I’ve met a monk. I know this sounds like the start of a joke, “a comedian and a monk walk down a hill”, but it’s true. I was out for a walk on my own one day, in a country park in Gloucestershire. In the grounds, there was this Monastery. As I walked past the entrance, this monk came out of the gate and fell into step with me. He was in white robes, but he’d stuck on a fleece, bobble hat, and walking boots, an undercover monk, a friar with a wire. Some people find god after a moment of despair, this guy looked like he’d found him halfway through plastering a fireplace. It looked like he was on a Duke of Edinburgh expedition and had taken the wrong bearing, for nearly four decades! He said, “are you walking my way?” I thought, my God, he’s trying to recruit me! He got the calling when he was 25, he’d been there 35 years. He’d left his whole family behind to serve god. I told him I’d just turned 40. He said that is the age we start to look for fulfilment within ourselves, we stop chasing and start reflecting. This could be the moment for you, he said. “Now I’m not saying I’d want to abandon my family, I love my wife and children more than anything else in the world, they are everything to me…however…. it’d be nice to be brother Scott just for a weekend.”
I think that’s what these monasteries are full of, tired dads who said they were going to put the bin out one day and just kept going. They didn’t stop until their heads hit the monastery door. The monks find them there in the morning, just laid out on the steps: “We’ve got some more brother Michael and this one is weeping!” “School holidays Brother John always a busy time!” “Five this week alone” They just prize the Ikea bags out of their hands and take them through to the vestry. I think this is a secret fantasy for most men. As they get older you can see their inner monk slowing starting to come out. They aren’t ageing, they’re transitioning! They get the bald head, the potbelly, start spending all day in their dressing gowns, mumbling to themselves, they take a vow of celibacy, often not their choice. They wake up one day and say to their wives, “Susan, I’m going to put my name down for an allotment!”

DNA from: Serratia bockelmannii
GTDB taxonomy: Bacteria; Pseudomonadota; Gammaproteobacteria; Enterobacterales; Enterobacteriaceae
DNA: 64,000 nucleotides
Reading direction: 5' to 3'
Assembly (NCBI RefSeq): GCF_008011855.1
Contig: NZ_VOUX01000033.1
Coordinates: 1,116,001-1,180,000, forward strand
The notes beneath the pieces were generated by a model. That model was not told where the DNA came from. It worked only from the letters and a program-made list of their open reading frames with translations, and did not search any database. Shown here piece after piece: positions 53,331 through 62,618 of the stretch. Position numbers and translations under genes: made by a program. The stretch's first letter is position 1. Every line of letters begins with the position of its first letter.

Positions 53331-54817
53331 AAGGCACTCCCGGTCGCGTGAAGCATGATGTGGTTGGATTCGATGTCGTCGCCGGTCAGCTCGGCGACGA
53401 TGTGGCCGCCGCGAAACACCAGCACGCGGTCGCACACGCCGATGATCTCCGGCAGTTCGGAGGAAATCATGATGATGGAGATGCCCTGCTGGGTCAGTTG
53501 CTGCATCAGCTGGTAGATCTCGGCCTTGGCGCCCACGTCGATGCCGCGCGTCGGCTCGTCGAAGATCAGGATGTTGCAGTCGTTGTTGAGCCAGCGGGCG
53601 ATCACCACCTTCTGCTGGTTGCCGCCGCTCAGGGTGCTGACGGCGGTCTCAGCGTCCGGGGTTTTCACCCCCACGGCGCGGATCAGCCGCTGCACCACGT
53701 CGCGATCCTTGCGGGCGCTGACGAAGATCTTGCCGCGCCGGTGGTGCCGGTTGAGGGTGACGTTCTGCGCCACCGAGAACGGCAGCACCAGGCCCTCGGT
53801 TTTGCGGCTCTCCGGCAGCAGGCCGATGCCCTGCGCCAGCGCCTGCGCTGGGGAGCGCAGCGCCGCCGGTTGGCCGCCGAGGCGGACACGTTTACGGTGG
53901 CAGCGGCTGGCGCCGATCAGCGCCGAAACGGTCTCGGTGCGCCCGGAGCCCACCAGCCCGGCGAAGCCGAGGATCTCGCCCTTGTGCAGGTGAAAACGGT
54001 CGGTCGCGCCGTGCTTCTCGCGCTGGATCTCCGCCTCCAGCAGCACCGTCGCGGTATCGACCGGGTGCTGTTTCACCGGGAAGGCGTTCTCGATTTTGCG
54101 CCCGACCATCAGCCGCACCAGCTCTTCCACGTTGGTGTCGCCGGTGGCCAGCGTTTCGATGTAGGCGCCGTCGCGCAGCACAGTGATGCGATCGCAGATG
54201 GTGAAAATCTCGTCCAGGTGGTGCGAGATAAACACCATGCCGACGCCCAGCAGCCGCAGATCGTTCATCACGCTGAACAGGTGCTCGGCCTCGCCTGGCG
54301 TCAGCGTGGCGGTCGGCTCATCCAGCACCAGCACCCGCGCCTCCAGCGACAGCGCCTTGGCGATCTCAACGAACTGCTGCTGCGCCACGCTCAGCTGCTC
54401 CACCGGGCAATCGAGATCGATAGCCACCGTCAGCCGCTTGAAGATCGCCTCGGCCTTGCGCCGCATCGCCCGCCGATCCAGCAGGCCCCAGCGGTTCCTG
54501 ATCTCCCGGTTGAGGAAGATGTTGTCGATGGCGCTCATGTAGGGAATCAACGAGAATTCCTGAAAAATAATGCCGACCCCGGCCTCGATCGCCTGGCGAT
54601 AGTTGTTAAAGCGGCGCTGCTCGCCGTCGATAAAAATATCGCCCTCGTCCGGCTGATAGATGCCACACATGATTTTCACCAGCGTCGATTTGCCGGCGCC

But if the price of tranquillity is to give up everything you love, I don’t want it. I couldn’t handle the guilt, it would be unbearable. Maybe they aren’t holy these guys, maybe they’re just really selfish. We can’t all abandon our responsibilities just to save ourselves. It can’t be that good in there either. If it was, then why are they all drinking booze?! Not only that, but they are also making it themselves, it’s like Breaking Bad in there, I bought some of their Trappist Ale, its 9%, that’s stronger than special brew!
When you see them doing those chants in their robes, they aren’t praying, they’re hungover, what are they trying to forget! In this world of pressure and chaos, a garden shed is more than just an outbuilding, it’s a place of sanctuary. All you need is the Pope to pop by and bless it then and you’ve got your own Monastery. You can be your own monk by not even leaving your own home!
Speaking of which, I’ll see you all later, I’m off to rub down some plywood.
@scottbcomedyuk | scottbennettcomedy.co.uk Find The Scott Bennett Podcast on SoundCloud and iTunes